Kanawha mechanics ensure students transported safely
CHARLESTON, W.Va. - Raymond Huffman and a crew of four mechanics work full-time, year-round, to maintain 50 Kanawha County school buses - and that's less than a third of the county's total fleet.
Huffman is the crew leader at the Elkview school bus terminal. He and his crew are just one part of the massive undertaking that it takes to get Kanawha County's public school students to class each day.
They do regular inspections, give each bus a thorough monthly tuning and, generally, just keep all the buses in their stable in good working order. They also fill in for bus drivers when a substitute can't be procured.
A major portion of what they do revolves around safety - and that's consistent across all of the facets of student transportation.
"We try to take care of them real well," Huffman said.
Statistics show that, on the whole, bus transportation is four times safer than taking an automobile. Still, each year, education officials embark on a public safety campaign, reminding student pedestrians and drivers how to stay out of the way of one another on the road every morning and afternoon.
For students, that means watching for cars at the bus stop and looking to their bus driver before they cross the street.
"That's what we really try to teach them," said Jimmy Lacy, transportation safety and training director. "The bus driver signals for them to cross because they're up there with the mirrors and they can see everything - and that's not just for elementary kids, it's for middle and high school, too."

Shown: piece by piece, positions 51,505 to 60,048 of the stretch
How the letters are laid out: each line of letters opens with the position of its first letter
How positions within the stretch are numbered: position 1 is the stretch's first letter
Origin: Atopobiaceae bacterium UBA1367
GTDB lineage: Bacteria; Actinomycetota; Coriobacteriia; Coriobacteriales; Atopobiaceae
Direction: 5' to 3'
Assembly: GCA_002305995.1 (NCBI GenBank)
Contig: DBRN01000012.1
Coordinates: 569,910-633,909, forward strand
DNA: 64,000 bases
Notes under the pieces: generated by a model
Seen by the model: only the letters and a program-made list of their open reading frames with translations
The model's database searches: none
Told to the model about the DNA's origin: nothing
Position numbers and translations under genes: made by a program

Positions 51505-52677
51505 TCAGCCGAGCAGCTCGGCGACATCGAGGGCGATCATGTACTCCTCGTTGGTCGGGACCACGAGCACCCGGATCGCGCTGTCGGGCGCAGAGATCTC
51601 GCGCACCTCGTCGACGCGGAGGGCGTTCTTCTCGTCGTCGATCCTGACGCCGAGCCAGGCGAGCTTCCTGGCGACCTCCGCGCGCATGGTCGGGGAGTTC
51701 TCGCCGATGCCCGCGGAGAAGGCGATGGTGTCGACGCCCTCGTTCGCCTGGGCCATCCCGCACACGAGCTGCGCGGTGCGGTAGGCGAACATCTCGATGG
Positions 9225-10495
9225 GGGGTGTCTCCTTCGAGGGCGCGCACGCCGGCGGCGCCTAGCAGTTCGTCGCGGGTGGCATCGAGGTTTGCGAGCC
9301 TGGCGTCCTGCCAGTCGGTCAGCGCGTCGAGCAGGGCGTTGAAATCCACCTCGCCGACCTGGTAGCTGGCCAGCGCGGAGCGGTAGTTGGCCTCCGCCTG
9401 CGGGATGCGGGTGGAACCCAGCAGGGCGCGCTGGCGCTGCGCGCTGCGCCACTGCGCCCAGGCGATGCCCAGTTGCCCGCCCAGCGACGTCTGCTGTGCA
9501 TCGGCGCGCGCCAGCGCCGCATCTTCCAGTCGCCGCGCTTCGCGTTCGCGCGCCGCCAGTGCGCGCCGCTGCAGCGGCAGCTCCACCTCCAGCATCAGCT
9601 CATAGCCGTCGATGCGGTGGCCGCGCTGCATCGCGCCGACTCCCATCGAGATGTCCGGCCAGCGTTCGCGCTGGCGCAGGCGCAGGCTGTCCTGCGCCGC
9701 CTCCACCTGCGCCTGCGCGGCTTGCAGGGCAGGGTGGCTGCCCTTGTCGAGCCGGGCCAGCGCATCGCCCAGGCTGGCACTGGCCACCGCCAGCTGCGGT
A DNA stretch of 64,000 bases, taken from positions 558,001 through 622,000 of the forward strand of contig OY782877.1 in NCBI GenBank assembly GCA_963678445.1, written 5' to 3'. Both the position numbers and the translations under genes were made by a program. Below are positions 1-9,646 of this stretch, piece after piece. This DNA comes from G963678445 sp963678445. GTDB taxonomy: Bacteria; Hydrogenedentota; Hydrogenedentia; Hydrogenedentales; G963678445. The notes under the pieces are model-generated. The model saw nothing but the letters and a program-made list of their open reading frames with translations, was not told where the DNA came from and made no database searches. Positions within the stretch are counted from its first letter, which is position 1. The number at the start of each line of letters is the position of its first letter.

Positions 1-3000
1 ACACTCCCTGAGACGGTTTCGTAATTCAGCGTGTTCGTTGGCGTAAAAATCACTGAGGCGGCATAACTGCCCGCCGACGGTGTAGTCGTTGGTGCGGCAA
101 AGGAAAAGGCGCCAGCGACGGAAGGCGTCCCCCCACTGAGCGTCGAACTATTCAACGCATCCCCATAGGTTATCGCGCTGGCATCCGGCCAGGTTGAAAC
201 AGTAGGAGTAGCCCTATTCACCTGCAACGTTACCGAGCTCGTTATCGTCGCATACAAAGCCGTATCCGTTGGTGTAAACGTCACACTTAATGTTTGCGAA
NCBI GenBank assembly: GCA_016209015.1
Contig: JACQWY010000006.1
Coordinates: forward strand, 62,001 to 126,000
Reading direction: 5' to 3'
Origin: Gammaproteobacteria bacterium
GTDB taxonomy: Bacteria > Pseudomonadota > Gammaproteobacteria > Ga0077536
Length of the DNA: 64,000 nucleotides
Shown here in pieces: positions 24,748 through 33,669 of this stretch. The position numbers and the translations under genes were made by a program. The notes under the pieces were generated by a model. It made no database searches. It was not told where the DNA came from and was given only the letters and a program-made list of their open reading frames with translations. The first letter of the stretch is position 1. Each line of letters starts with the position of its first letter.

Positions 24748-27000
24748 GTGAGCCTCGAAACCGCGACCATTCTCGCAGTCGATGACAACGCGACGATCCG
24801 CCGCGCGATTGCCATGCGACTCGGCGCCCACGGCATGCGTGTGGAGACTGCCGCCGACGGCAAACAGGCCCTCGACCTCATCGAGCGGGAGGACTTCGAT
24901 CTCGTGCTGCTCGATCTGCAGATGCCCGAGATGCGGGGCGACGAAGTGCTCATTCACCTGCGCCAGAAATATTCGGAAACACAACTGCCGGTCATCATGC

For drivers, bus safety means not illegally passing a stopped bus.
"If they pass that bus the driver's hands are tied - there's nothing they can do at that time to help the kids," Lacy said "People get impatient and want to pass the bus and run those lights, but it's dangerous."
It's also illegal, and offenders can face jail time: a 2010 law strengthened the punishment for drivers who pass school buses illegally. First-time offenders now face up to a $500 fine and six months in jail. Drivers who injure or kill a child while passing a bus could serve up to a decade in prison.
Lacy said officials try to keep traffic buildups caused by busing to a minimum, and that drivers make every effort to let traffic pass when it's safe. But generally, he preaches patience to drivers who are tempted to pass a stopped school bus.
"Please don't put a child in danger," he said. "You're looking at maybe a minute at a stop."
Kanawha County schools start next Friday, which might catch some drivers off guard. Buses will be on the roads two weeks earlier than during former summers.
"They're not accustomed to seeing the buses on the road, and come Friday morning, they're going to pop around the corner and see a bus there," Lacey said.
But the school system is ready for the early start. Lacy said the buses are well-equipped to handle the summer temperatures.
This is the first year that all of the buses in the regular rotation are outfitted with air-conditioning systems. At Huffman's garage, for instance, six buses would need to break down before the staff would resort to using spare buses that aren't air-conditioned.
Also new to Kanawha County Schools this year is a bus information system called "Look It Up."
Parents can access the system through the school system's website, www.kcs.kana.k12.wv.us. The system lets parents access information about bus routes and attendance areas.
Contact writer Shay Maunz at firstname.lastname@example.org or 304-348-4886.